IN CHROMATOGRAPHY, C&EN's gurus for 2008 were chemistry professor John G. Dorsey of Florida State University, editor of the Journal of Chromatography A, and assistant professor of chemistry Karyn M. Usher of West Chester University of Pennsylvania, a former student of Dorsey's. They commented together in a statement written for C&EN, and their opinion was similar to Corn's and Sneddon's.
"With apologies to William Shakespeare, it was much ado about nothing" regarding new chromatography products at Pittcon 2008, they wrote. "Well, maybe not nothing. But not too much new, exciting chromatographic equipment was introduced at Pittcon this year."
In GC, Agilent introduced a cryogen-free GC-GC instrument, they noted. A cryogen is a liquid medium that cools samples to very low temperatures, and GC-GC is a multidimensional chromatographic technique that, according to Agilent, "can substantially increase peak capacity and resolving power, which is highly useful with complex mixtures such as petroleum, fuels, fragrance, and environmental samples." According to Dorsey and Usher, "Development of a useful cryogen-free modulator to focus and transfer peaks from one GC column to a second should significantly reduce operating costs and improve the convenience of the technique."
"In LC, most vendors were offering only incremental improvements over existing technology," Dorsey and Usher noted. "Fast analysis is the mantra, and LC equipment vendors are touting speed" by reducing instrument dwell volumes, which limit the turnaround time between gradient methods; by increasing the speed of data acquisition; and by offering low-carryover auto-injectors, which help eliminate unexpected ghost peaks and help prevent incorrect results. "Perhaps next year we will start to see the introduction of LC-LC instrumentation," they speculated.
Dorsey and Usher also liked the Nlisis Meltfit One, a device that provides an effective new way to couple chromatographic capillary columns in GC, GC-GC, capillary zone electrophoresis, and other capillary separation techniques. "Using a combination of heat and air pressure, the device uses a small glass tube to establish a zero-dead-volume and leak-free seal between two capillary ends," they explained.
The Meltfit One received the silver (second place) Editors' Award at this year's Pittcon. The Editors' Awards are decided by a vote of journalists covering Pittcon. C&EN attended the Editors' Awards meeting at Pittcon 2008 but did not vote.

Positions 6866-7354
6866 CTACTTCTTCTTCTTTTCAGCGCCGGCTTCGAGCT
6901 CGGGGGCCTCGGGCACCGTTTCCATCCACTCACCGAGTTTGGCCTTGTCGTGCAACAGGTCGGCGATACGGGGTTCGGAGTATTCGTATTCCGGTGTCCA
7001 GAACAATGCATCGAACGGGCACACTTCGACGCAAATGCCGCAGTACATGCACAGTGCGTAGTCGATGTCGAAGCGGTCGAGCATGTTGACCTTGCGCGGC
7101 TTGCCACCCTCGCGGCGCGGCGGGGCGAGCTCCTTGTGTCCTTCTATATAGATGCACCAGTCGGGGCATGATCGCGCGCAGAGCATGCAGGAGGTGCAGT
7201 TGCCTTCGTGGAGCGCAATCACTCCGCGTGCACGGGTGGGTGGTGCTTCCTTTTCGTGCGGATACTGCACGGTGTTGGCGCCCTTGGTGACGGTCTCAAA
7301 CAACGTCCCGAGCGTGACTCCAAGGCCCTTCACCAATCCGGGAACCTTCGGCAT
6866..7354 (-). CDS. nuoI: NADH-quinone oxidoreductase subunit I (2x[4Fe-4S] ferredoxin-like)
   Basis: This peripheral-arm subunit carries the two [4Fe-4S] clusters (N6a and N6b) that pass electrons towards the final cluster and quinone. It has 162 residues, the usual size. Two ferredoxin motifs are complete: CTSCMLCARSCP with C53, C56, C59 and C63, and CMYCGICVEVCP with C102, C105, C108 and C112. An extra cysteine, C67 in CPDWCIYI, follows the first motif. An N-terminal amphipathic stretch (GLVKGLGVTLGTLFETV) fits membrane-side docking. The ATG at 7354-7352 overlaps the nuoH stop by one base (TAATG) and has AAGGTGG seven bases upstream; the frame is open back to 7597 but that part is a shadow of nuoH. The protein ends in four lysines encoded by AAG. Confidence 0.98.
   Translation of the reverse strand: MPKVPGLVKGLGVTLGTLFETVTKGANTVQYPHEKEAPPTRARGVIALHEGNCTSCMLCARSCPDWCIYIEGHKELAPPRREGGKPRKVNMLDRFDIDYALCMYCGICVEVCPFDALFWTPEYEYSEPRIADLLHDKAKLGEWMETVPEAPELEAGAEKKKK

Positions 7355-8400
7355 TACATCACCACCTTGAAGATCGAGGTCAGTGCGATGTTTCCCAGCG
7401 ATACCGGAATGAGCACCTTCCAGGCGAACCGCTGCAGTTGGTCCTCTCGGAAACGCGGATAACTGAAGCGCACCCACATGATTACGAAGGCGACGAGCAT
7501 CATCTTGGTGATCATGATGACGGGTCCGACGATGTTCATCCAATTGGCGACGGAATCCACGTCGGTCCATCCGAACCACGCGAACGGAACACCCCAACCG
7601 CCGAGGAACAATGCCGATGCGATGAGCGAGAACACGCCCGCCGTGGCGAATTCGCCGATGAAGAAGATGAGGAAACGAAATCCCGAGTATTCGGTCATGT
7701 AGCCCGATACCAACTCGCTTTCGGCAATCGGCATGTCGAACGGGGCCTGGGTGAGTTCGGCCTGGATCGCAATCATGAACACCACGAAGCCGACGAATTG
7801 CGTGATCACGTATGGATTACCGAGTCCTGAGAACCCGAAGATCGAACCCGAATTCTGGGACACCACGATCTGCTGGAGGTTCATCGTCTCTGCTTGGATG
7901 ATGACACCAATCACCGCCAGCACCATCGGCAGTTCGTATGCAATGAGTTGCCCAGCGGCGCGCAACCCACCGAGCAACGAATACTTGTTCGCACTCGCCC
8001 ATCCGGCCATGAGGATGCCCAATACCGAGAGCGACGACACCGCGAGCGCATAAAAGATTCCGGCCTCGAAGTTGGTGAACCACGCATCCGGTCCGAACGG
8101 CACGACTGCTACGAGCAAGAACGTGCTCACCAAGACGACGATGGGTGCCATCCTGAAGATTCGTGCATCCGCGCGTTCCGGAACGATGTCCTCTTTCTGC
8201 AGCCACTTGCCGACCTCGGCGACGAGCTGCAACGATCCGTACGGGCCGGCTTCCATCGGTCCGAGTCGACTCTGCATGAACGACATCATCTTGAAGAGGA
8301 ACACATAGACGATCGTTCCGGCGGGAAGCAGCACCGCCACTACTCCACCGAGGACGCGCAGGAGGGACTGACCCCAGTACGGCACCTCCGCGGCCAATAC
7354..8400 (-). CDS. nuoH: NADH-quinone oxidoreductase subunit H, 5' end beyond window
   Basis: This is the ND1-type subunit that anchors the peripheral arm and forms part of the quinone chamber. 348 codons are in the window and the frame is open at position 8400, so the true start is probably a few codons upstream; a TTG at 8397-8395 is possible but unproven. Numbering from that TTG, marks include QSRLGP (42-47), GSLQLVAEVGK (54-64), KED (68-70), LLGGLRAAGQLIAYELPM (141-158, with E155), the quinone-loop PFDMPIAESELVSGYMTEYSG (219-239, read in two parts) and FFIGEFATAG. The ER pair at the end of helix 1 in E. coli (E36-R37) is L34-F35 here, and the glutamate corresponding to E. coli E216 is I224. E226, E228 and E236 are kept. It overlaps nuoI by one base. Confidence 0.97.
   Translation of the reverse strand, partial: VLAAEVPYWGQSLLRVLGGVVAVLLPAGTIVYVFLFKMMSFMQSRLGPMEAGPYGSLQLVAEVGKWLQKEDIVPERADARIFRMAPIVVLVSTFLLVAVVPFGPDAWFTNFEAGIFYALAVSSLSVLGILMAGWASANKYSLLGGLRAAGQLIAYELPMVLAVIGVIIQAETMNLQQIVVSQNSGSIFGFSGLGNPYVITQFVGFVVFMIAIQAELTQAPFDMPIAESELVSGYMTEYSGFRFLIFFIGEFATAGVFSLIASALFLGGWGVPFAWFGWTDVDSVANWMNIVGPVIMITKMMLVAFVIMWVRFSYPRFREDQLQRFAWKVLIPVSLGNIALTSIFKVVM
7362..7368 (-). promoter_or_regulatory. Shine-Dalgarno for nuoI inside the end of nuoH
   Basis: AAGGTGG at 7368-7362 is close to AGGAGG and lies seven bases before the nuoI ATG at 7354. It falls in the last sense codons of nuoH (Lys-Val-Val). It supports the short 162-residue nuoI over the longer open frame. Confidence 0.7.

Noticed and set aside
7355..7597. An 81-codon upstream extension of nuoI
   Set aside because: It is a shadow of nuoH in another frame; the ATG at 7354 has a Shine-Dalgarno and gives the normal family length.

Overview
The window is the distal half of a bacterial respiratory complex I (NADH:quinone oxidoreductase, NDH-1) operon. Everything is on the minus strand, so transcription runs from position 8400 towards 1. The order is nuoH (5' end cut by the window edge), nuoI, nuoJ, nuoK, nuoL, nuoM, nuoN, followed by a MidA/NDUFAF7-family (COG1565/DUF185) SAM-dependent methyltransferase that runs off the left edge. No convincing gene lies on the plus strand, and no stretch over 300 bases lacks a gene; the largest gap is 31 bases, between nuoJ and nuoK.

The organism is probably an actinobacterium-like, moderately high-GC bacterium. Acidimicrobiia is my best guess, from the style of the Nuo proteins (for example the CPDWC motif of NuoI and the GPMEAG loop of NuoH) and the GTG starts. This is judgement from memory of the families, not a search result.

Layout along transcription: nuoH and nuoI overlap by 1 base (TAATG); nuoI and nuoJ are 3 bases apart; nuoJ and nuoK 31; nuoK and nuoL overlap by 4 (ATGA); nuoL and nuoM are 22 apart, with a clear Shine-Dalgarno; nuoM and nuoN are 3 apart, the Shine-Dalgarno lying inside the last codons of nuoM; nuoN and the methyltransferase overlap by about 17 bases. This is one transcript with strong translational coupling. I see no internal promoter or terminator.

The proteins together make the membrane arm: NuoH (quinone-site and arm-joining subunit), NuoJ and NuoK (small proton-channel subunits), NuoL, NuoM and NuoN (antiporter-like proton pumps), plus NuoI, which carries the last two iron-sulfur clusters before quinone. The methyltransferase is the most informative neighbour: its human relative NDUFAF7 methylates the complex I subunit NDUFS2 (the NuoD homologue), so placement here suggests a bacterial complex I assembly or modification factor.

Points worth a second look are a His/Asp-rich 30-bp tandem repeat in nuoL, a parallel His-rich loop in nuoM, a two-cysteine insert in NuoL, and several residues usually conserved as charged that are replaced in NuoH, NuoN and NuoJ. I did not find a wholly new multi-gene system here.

Two instruments made by Bruker AXS won the other two Editors' Awards this year. The gold (first place) award winner was the Smart X2S, a benchtop X-ray system for automated small-molecule 3-D structure determination. According to the company, "Traditional X-ray systems for 3-D structure determination are floor-standing, require significant infrastructure, and typically are installed in specialist X-ray crystallography centers." The Smart X2S, which is relatively small and inexpensive, "takes small-molecule structure determination to the next level of convenience by automating the previously difficult aspects of X-ray structure determination, from sample loading and alignment through data collection all the way to the mathematical structure solution."
Bruker AXS also received the bronze (third place) Editors' Award for another benchtop instrument, the S2 Picofox TXRF (total-reflection X-ray fluorescence) spectrometer for trace elemental analysis. A company press release noted that "TXRF previously was limited to floor-standing, large lab systems for semiconductor and coatings metrology. The S2 Picofox was made for the analytical laboratory and for field use, thus enabling TXRF ultra-high-sensitivity elemental analysis in clinical, nutritional, environmental, and mining applications for the first time."
Next year's Pittcon meeting will provide an opportunity for other new instruments and a few more Editors' Awards. For 2009, Pittcon revisits the "Windy City." "We will return to Chicago to celebrate the 60th anniversary of Pittcon," Varine said. "It's scheduled for March 8-13 in McCormick Place."